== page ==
The artifact is a funerary mask, often referred to as the 'Mask of Agamemnon', made from a single sheet of beaten gold. The mask measures 25 centimeters in height and 20 centimeters in width, with an oval shape depicting a life-sized male face. The figure is bearded, with meticulously rendered mustache and long hair, indicating a person of significant standing.

The mask demonstrates meticulous details like well-defined ears and realistically drawn eyes, adding a life-like quality to its calm expression. The high level of craftsmanship displayed suggests the subject's significant societal standing, prompting theories about the subject potentially symbolizing Agamemnon, the Mycenaean king.

The artifact was unearthed in a burial shaft, Grave Circle A, at Mycenae, an archaeological site in Peloponnese, Greece by Heinrich Schliemann in 1876. Although the mask is associated with Agamemnon, this identification is largely a matter of conjecture, as the artifact predates Agamemnon's hypothetical reign by several hundred years. The mask originates from the late Bronze Age, circa 1550–1500 BC.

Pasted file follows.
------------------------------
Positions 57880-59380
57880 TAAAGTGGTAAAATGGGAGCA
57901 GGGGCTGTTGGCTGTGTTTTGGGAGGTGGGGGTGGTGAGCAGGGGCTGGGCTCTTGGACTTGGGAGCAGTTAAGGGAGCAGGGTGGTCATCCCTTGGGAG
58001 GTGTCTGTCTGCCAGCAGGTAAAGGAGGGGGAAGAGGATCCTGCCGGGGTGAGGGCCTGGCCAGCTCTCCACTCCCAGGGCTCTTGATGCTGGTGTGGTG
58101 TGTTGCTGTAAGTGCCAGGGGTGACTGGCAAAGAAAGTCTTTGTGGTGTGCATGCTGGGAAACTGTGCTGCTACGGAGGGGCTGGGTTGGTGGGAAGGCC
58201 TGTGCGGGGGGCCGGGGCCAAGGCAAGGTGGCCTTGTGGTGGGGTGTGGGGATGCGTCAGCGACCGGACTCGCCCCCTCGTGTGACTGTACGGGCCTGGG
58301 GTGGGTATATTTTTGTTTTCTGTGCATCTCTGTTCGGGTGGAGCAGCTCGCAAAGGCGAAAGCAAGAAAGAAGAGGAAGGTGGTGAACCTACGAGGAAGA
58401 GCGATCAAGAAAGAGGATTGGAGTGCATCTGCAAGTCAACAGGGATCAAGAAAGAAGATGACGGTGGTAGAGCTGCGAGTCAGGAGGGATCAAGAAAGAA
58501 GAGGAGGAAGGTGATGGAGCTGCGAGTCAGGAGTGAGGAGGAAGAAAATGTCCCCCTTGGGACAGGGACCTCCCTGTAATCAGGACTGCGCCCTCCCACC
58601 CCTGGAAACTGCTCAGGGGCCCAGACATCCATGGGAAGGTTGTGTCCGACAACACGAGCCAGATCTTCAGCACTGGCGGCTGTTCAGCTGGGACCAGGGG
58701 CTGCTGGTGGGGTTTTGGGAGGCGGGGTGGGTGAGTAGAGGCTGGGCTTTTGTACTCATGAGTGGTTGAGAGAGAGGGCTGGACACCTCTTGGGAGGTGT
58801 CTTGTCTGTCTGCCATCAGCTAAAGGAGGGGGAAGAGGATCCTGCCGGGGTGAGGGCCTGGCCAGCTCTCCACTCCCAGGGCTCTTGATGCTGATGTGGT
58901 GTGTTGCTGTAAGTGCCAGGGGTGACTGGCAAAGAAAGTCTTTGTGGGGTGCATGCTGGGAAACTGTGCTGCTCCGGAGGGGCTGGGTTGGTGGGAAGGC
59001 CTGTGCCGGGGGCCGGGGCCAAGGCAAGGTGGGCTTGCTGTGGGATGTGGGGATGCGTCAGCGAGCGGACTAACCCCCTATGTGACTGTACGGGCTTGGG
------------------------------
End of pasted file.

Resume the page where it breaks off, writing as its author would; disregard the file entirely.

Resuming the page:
The primary function of the mask was to cover the deceased's face for burial. Such masks are generally indicative of high societal status. Despite Heinrich Schliemann's premature identification of the mask, it remains a notable example of the Mycenaean metalwork. The elaborate detailing exhibits the artisan's skill, and its presence signifies the funerary practices and affluence of the Mycenaean society during the Bronze Age.

National Archaeological Museum in Athens